The Tories have become the zombies of British politics: still moving though dead from the neck down. And not only moving, but thriving. One Labour MP in Brighton spotted a baby in a red Babygro and said to me: “There’s our next [Labour] prime minister.” His Conservative counterparts also believe that their rivals are out of power for at least a decade.

Yet there are more threats to the zombie Tories than commonly believed. The European referendum will cause endless trouble for their whips over the coming years. And for all there’s a spring in the Conservative step at the moment, the party has a majority of only 12 in the Commons. Parliamentary defeats could easily become commonplace. But now that Labour has elected Jeremy Corbyn – either a more consensual or a more chaotic leader than his predecessors, depending on your perspective – division within parties will become a feature, rather than a quirk, at Westminster. There will be “splits” aplenty on both sides of the House.

The bigger threat to Tory hegemony is the spending cuts to come, and the still vulnerable state of the British economy. In the last parliament, George Osborne’s cuts fell predominantly on the poorest and those working in the public sector. They were accompanied by an extravagant outlay to affluent retirees. As my colleague Helen Lewis wrote last week, over the next five years, cuts will fall on the sharp-elbowed middle classes, not just the vulnerable. Reductions in tax credits, so popular among voters in the abstract, may prove just as toxic as the poll tax and the abolition of the 10p bottom income-tax rate – both of which were popular until they were actually implemented.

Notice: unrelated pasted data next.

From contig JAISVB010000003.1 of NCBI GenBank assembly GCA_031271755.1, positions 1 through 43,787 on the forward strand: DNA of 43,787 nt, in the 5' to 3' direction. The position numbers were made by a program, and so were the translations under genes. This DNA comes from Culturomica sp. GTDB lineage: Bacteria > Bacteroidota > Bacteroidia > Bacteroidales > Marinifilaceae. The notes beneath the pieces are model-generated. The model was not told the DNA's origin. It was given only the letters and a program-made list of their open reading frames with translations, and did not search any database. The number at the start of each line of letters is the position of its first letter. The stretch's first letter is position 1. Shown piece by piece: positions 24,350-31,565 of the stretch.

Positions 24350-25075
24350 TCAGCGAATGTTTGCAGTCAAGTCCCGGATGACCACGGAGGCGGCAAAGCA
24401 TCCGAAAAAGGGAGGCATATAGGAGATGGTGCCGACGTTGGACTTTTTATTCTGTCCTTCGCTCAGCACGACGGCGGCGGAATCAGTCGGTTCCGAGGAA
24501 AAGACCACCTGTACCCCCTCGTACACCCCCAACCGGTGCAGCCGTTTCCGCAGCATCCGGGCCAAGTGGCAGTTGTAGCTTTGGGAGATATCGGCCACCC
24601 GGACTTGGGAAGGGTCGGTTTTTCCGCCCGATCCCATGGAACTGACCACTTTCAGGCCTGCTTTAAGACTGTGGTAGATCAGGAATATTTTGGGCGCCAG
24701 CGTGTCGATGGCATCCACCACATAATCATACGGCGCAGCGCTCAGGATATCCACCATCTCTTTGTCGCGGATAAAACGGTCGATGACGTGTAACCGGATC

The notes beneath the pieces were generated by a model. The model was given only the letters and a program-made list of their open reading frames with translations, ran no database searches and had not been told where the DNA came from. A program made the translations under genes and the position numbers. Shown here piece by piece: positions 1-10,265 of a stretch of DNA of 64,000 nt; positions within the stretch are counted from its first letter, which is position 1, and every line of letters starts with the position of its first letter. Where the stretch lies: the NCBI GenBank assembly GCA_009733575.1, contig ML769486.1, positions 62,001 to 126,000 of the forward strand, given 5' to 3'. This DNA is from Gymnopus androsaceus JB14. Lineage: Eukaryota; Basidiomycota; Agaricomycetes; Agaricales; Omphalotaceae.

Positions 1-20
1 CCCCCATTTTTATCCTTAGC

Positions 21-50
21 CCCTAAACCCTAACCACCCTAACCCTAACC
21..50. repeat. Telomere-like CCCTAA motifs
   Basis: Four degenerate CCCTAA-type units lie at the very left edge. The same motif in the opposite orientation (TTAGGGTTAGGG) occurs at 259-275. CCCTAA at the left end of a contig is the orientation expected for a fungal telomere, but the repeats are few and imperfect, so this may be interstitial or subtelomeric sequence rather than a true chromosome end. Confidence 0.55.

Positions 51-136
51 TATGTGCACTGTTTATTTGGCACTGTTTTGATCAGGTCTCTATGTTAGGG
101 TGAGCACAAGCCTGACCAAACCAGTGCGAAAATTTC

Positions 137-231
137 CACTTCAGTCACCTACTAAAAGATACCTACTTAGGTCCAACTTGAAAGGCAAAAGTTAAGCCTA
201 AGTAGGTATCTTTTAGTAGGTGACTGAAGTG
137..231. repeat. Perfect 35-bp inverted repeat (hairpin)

Added to that, the British economy has what the economist Stephen King calls “the Titanic problem”: a surplus of icebergs, a deficit of lifeboats. Many of the levers used by Gordon Brown and Mervyn King in the last recession are not available to David Cameron and the chief of the Bank of England, Mark Carney: debt-funded fiscal stimulus is off the table because the public finances are already in the red. Interest rates are already at rock bottom.

Yet against that grim backdrop, the Conservatives retain the two trump cards that allowed them to win in May: questions about Labour’s economic competence, and the personal allure of David Cameron. The public is still convinced that the cuts are the result of “the mess” left by Labour, however unfair that charge may be. If a second crisis strikes, it could still be the Tories who feel the benefit, if they can convince voters that the poor state of the finances is still the result of New Labour excess rather than Cameroon failure.

As for Cameron, in 2015 it was his lead over Ed Miliband as Britons’ preferred prime minister that helped the Conservatives over the line. This time, it is his withdrawal from politics which could hand the Tories a victory even if the economy tanks or cuts become widely unpopular. He could absorb the hatred for the failures and the U-turns, and then hand over to a fresher face. Nicky Morgan or a Sajid Javid, say, could yet repeat John Major’s trick in 1992, breathing life into a seemingly doomed Conservative project. For Labour, the Tory zombie remains frustratingly lively. 

Stephen Bush is editor of the Staggers, the New Statesman’s political blog.

This article first appeared in the 01 October 2015 issue of the New Statesman, The Tory tide